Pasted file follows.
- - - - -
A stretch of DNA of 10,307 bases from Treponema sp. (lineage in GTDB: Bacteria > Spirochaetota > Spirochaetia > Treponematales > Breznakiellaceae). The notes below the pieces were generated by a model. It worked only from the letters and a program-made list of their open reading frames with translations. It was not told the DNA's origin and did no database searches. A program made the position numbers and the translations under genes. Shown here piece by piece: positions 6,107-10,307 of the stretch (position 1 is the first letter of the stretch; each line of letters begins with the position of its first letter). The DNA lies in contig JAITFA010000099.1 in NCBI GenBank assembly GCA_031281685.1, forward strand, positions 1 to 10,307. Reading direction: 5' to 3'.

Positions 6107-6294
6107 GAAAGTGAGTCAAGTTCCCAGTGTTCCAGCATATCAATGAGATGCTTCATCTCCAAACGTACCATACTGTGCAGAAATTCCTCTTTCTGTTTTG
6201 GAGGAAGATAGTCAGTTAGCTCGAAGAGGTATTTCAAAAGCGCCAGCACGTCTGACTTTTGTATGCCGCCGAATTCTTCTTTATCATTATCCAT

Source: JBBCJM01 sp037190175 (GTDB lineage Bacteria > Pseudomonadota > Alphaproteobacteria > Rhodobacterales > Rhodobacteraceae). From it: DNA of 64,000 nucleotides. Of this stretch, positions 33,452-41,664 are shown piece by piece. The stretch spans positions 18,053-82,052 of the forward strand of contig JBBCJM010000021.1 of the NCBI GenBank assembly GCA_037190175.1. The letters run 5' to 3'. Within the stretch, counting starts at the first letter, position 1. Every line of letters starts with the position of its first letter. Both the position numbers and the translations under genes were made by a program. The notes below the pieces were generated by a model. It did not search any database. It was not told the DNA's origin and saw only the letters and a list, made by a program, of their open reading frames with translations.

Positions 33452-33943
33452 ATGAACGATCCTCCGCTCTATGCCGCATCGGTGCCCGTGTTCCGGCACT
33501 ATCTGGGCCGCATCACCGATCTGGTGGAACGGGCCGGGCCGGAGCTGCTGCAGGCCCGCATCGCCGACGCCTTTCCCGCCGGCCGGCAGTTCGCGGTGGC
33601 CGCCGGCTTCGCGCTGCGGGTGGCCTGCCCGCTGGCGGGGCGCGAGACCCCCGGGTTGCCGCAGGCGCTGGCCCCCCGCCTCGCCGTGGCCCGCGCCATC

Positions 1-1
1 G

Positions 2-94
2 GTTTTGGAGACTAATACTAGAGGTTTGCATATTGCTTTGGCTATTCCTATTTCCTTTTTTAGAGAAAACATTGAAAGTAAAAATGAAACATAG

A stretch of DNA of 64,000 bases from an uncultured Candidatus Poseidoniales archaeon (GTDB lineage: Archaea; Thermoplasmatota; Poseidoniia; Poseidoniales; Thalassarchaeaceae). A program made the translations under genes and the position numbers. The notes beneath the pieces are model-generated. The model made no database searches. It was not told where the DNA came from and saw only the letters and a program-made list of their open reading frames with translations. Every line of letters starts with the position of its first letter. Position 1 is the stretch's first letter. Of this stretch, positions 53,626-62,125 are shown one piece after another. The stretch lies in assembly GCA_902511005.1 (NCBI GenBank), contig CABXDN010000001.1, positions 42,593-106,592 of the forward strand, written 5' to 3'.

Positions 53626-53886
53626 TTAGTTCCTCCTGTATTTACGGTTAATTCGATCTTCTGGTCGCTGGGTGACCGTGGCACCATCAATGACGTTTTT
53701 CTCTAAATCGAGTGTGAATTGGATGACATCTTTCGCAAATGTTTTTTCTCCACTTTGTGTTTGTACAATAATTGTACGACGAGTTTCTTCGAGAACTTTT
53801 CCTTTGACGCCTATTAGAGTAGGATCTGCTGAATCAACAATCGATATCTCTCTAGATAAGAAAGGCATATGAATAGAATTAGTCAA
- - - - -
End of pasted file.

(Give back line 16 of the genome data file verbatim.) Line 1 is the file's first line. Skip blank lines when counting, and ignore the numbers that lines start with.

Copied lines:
53626 TTAGTTCCTCCTGTATTTACGGTTAATTCGATCTTCTGGTCGCTGGGTGACCGTGGCACCATCAATGACGTTTTT